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Publication numberUS20080127003 A1
Publication typeApplication
Application numberUS 12/010,136
Publication dateMay 29, 2008
Filing dateJan 22, 2008
Priority dateAug 17, 2005
Also published asUS7352212, US7904874, US20070040596
Publication number010136, 12010136, US 2008/0127003 A1, US 2008/127003 A1, US 20080127003 A1, US 20080127003A1, US 2008127003 A1, US 2008127003A1, US-A1-20080127003, US-A1-2008127003, US2008/0127003A1, US2008/127003A1, US20080127003 A1, US20080127003A1, US2008127003 A1, US2008127003A1
InventorsYow-Tyng Nieh, Sheng-Yu Hsu, Shih-Hsu Huang, Yeong-Jar Chang
Original AssigneeIndustrial Technology Research Institute, Chung Yuan Christian University
Export CitationBiBTeX, EndNote, RefMan
External Links: USPTO, USPTO Assignment, Espacenet
Opposite-phase scheme for peak current reduction
US 20080127003 A1
Abstract
We propose an opposite-phase scheme for peak current reduction. The basic idea is to divide the clock buffers at each level of the clock tree into two sets: one half of the clock buffers operate at the same phase as the clock source, and the other half of the clock buffers operate at the opposite phase to the clock source. Consequently, our approach can effectively reduce the peak current of the clock tree. The method enables the opposite-phase scheme to combine with the electronic design automation (EDA) tools that are commonly used in modern industries.
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Claims(7)
1-14. (canceled)
15. A design method for the clock tree with an opposite-phase scheme, comprising the steps of:
division: dividing a plurality of flip-flops of a circuit layout into a positive-phase set and a negative-phase set;
substitution: replacing the flip-flops of the opposite-phase set by negative-triggered flip-flops; and
construction: using a design utility to design a positive-phase clock tree and a negative-phase clock tree, both of which use a clock signal;
wherein the positive-phase clock tree is connected to each of the flip-flops, and the negative-phase clock tree is connected to each of the negative-triggered flip-flops.
16. The design method of claim 15, wherein the construction step further includes the step of adjustment: adjusting the positive-phase clock tree and the opposite-phase clock tree according to a clock tree constraint.
17. The design method of claim 15, wherein the clock tree constraint is clock latency.
18. The design method of claim 15, wherein the clock tree constraint is a clock skew.
19. The design method of claim 15, wherein a clock tree synthesis (CTS) utility is used to directly produce the opposite-phase clock tree.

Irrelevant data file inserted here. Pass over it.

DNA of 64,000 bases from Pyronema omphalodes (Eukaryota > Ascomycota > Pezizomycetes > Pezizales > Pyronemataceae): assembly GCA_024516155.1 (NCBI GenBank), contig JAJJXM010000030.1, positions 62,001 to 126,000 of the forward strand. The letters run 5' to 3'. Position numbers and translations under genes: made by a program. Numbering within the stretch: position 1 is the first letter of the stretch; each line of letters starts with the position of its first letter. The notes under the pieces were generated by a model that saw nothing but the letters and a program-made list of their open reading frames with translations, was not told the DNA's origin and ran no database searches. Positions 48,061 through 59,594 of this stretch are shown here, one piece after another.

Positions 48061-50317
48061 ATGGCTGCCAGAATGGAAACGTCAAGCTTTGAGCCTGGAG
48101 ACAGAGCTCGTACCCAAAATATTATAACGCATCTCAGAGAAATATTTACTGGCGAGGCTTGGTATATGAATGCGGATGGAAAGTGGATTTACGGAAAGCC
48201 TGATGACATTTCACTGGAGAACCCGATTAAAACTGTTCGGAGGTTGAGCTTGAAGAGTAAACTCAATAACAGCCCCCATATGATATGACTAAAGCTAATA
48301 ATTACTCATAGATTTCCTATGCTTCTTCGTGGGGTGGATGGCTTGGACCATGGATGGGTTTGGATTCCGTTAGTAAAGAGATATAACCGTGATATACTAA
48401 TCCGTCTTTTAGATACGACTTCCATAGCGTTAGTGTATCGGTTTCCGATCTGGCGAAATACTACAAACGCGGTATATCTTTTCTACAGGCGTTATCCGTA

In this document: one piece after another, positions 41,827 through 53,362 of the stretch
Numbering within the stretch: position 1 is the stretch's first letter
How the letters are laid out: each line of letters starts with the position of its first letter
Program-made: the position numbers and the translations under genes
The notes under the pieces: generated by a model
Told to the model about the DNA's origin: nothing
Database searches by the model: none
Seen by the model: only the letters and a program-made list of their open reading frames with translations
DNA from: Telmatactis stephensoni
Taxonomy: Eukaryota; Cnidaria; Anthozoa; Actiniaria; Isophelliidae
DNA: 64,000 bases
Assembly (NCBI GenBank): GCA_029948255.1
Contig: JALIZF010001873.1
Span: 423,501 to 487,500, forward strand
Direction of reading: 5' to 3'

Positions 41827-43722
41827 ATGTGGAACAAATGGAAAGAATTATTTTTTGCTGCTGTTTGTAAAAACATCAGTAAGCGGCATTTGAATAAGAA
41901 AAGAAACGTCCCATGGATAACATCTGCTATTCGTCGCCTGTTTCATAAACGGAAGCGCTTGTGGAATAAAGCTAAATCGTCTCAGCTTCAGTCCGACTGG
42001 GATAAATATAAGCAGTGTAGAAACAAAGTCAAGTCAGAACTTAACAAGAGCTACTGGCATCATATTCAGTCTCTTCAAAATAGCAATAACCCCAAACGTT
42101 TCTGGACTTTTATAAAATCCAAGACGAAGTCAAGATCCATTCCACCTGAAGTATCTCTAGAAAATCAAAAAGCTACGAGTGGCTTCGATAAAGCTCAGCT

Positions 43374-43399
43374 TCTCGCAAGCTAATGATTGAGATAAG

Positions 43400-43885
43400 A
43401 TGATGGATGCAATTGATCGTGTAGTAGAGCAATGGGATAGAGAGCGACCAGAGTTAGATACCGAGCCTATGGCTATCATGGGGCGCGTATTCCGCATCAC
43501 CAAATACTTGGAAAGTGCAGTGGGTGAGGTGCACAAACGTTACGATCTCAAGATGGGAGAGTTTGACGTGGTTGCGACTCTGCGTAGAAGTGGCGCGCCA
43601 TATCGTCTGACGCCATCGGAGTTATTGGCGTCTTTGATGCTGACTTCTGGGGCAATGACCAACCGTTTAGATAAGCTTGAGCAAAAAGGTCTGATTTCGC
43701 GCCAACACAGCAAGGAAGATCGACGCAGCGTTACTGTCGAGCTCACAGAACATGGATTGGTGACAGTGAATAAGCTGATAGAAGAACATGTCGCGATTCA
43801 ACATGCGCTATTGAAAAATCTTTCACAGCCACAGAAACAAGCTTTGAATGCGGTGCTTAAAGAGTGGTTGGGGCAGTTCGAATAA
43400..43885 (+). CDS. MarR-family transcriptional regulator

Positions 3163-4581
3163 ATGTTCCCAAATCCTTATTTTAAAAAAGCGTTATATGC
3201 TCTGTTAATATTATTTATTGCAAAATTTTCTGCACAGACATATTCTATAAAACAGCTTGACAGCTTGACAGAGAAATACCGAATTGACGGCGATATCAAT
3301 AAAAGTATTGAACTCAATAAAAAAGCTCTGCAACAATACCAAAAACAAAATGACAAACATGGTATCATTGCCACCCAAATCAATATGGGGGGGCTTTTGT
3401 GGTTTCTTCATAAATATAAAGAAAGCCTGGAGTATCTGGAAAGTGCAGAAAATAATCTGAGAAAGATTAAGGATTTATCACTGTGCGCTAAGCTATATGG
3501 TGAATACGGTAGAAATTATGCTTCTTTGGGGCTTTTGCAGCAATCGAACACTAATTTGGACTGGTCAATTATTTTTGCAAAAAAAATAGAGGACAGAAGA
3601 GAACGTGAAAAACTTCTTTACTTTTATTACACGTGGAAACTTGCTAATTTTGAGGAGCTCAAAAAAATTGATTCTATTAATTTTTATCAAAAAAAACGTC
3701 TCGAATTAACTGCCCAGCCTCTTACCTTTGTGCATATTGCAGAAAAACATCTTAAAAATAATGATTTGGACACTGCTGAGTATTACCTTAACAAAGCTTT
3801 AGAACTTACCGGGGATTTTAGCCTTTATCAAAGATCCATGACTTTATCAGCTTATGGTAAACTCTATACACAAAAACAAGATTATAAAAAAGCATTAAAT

20. The design method of claim 15 further comprising the steps of:
setting a clock tree constraint to the circuit done with the placement for performing usual CTS actions;
division: dividing a plurality of flip-flops of a circuit layout into a positive-phase set and a negative-phase set;
substitution: replacing the flip-flops of the opposite-phase set with negative-triggered flip-flops; and
using an engineering change order (ECO) procedure to implement the opposite-phase clock tree.
Description
CROSS-REFERENCE TO RELATED APPLICATIONS

This non-provisional application claims priority under 35 U.S.C. 119(a) on Patent Application No(s). 094128109 filed in Taiwan, R.O.C. on Aug. 17, 2005, the entire contents of which are hereby incorporated by reference.

BACKGROUND OF THE INVENTION

1. Field of Invention

The invention relates to a design method for reducing the peak current of a clock tree. Moreover, the invention pertains to integrated circuit (IC) designs and the related electronic design automation (EDA) tools.

2. Related Art

The design of clock trees in digital chips has been previously focused on improving the chip efficiency. For example, U.S. Pat. Nos. 6,502,222 and 6,433,605 aimed at providing a clock tree with zero clock skew. The advantages of this type of designs are that the clock tree is easier to implement and that the clock analysis of the chips is simpler. However, once power consumption became an important issue in the chip design, the clock tree with a selective enable clock had been disclosed in U.S. Pat. Nos. 6,879,185 and 5,703,498. This type of techniques is to shut down the clock that is currently not operating in a timing circuit in order to reduce unnecessary dynamic power waste. This can achieve the goal of reducing the overall chip power consumption. Nevertheless, to appropriately control the clock, the entire clock tree has to be added with an additional control circuit and therefore increases the complexity in implementing the clock tree.